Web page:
Equation (5) implicitly assumes that the photo-electric cross section for a mixture is obtained by a simple weighted addition of the photo-electric cross sections of the atoms in the mixture. This additivity assumption which will be extended to the other atomic cross sections, such as Rayleigh and Compton scattering, and is verified.

Referring to FIG. 1, a photon source 1 (a thin-target atomic-field bremsstrahlung beam produced by the bombardment of a thin-film copper target by an electron beam of 150 keV energy) is used in the device. Alternatively, as shown in FIG. 1a, a more isotope source 1a can be used, such as a monoenergetic isotope source. A bremsstrahlung beam emerges from a target chamber 2 through a mylar window 3 and is well collimated. The bremsstrahlung beam provides a relatively uniform photon source with photon energy E ranging from 10 to 150 keV. The photons are transmitted through the sample 4 and are detected in a high purity germanium planar X-ray detector 5 or alternately a gamma ray scintillation or equivalent detector of the type used in the industry [such as a NaI(TL),CsI,GO]. The samples are placed in a sample holder 6 which is surrounded by lead shielding 7. The detector is collimated with a lead collimator 8. Faraday cup 9 serves to monitor the electron beam intensity or total charge used for data normalization. Scattering chamber 10 is maintained at a low pressure and serves to reduce the effect of room scattering. Target 12 serves to produce the photon beam.

A typical bremsstrahlung spectrum is shown in FIG. 2 when there is no sample in the holder. A typical photon spectrum obtained with a sample (berea sandstone) in place is shown in FIG. 3. The total photon absorption cross section is obtained by taking the ratio of the number of photons N at energy E with a sample in place to the number of photons No at energy E in the incident beam. This ratio, N/Np (E), is then normalized by the ratio of the measured total electron charge incident on the copper target.

A typical photon absorption spectrum N/No (E) is shown in FIG. 4 for several Berea Sandstone samples. The lowest photon absorption (top curve) corresponds to a 1-cm sample with increasing absorption observed of the thicker samples, as expected. The solid lines represent the Storm and Israel theory and are given by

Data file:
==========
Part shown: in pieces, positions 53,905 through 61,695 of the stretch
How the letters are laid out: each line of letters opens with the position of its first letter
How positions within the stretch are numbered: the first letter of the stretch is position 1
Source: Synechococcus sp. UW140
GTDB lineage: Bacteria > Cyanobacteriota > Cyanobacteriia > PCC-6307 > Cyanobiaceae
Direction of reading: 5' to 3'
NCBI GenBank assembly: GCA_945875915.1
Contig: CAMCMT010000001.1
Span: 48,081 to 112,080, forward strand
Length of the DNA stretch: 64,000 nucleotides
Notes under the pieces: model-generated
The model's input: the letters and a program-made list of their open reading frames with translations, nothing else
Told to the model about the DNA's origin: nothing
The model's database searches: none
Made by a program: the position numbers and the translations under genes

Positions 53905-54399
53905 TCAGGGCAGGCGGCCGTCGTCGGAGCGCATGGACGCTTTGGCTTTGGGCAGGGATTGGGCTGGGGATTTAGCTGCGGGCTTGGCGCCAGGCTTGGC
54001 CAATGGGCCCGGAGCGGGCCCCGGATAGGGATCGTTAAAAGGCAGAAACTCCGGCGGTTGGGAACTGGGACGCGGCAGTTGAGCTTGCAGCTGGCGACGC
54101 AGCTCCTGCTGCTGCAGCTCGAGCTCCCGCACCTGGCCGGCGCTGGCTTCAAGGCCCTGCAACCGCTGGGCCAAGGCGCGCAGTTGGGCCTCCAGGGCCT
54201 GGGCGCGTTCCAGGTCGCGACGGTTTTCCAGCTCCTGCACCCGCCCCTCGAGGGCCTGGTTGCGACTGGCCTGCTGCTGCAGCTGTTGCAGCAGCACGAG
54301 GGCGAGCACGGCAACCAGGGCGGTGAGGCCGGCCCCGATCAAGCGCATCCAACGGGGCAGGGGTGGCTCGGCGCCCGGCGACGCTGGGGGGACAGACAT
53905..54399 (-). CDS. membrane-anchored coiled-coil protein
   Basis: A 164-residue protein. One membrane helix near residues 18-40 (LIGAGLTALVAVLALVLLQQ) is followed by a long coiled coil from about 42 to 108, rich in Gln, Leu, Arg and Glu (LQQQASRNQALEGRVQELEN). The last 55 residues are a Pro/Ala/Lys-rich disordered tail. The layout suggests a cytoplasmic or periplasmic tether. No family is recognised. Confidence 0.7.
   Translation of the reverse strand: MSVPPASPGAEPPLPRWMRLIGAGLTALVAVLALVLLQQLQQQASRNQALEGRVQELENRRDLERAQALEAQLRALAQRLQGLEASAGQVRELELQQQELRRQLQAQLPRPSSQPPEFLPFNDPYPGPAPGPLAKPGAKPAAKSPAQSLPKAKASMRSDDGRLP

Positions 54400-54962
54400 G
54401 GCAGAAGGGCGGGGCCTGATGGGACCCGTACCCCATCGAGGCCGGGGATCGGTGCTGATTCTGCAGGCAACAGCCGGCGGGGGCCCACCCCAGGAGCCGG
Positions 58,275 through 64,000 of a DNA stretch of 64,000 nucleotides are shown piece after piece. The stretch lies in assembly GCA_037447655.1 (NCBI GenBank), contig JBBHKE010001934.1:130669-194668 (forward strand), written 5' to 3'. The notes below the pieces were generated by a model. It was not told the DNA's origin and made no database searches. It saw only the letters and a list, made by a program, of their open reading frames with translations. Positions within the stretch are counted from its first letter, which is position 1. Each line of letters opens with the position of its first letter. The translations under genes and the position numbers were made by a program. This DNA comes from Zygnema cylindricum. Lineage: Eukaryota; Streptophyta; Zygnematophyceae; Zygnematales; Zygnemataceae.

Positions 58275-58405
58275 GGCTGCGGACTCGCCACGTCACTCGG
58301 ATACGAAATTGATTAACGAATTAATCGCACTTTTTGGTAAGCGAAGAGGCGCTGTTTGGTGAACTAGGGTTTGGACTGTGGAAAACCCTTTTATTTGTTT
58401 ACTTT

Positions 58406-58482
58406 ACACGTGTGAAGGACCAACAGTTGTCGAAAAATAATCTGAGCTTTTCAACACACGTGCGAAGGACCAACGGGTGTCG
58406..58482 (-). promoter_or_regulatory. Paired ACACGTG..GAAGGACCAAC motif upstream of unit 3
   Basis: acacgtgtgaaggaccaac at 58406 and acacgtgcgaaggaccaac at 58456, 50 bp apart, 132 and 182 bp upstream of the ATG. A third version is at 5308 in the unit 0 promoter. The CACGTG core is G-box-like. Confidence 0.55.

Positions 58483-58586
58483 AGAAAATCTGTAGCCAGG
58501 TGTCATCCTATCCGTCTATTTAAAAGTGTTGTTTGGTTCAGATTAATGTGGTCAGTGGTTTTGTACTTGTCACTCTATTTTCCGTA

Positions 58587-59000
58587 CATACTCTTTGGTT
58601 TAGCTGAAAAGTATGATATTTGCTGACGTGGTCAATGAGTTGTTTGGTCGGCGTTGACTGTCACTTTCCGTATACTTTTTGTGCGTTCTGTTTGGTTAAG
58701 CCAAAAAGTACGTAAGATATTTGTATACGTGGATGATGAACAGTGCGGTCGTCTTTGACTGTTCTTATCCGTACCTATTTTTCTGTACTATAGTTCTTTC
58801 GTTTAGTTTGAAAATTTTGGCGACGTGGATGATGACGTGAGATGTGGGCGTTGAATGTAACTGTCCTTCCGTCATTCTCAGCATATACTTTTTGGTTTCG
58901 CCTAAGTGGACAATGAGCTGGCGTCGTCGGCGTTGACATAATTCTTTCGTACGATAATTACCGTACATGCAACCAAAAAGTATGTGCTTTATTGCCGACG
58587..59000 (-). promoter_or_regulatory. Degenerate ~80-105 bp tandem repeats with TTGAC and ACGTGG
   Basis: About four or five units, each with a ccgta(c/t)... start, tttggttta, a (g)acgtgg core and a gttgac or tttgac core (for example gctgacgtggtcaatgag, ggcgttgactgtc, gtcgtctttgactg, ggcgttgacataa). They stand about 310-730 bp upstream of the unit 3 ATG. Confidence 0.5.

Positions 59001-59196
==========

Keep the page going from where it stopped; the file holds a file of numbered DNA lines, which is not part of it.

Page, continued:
N/No (E)=exp[-mK.sub.αt (E)],                   (6)

where m is the sample mass in grams and K is a conversion factor equal to 10-24 times Avogadro's Number divided by the sample cross sectional area. αt (E) is the total atomic absorption cross section in barns per atomic mass; i.e.:

αtpRC =Σ(wi /Ai)(μPiRiCi).         (7)

The summation is over all atom types in the sample and the indices P, R, and C refer to Photo-electric, Rayleigh, and Compton respectively. Ai is the atomic mass of atom species i and wi is the mass proportion of atomic species i (Σwi =1.0).

Equations (2) and (5) can be expressed in terms of these new quantities to obtain: ##EQU4##

Equation (8-a) provides an approximate value for PEF for a sample whose elemental analysis is known. Equation (8-b) provides a way of determining PEF as a function of photon energy E in terms of αp with the apparatus described herein. The αp can alternatively be determined from theory such as Storm and Israel or from experiment as discussed below.

The essential experimental problem in determing PEF is thus to determine αp (E) for the sample. As seen in FIG. 4, the data exhibit systematically less absorption than that predicted by the theory. The largest discrepancy is in the region around 75 keV. This is interpreted as extra photons scattered into the detector by scattering in the sample, the shielding, and the collimators. Lead X-rays between 70 and 85 keV are evident which arise from fluorescence of the shielding and collimators by scattered photons.

To correct for this scattering effect, the theory given by equation (6) is subtracted from the corresponding data. This difference is independent, within the statistical error, of both the composition and the length of the samples studied. Thus it is possible to construct a common correction factor which can be applied to all samples uniformly. This correction factor, shown in FIG. 5 with the estimated standard error, depends on the geometry of the experiment. Although small, the correction is significant and for the thickest samples the uncertainty in the correction introduces the largest error in the determination of αp.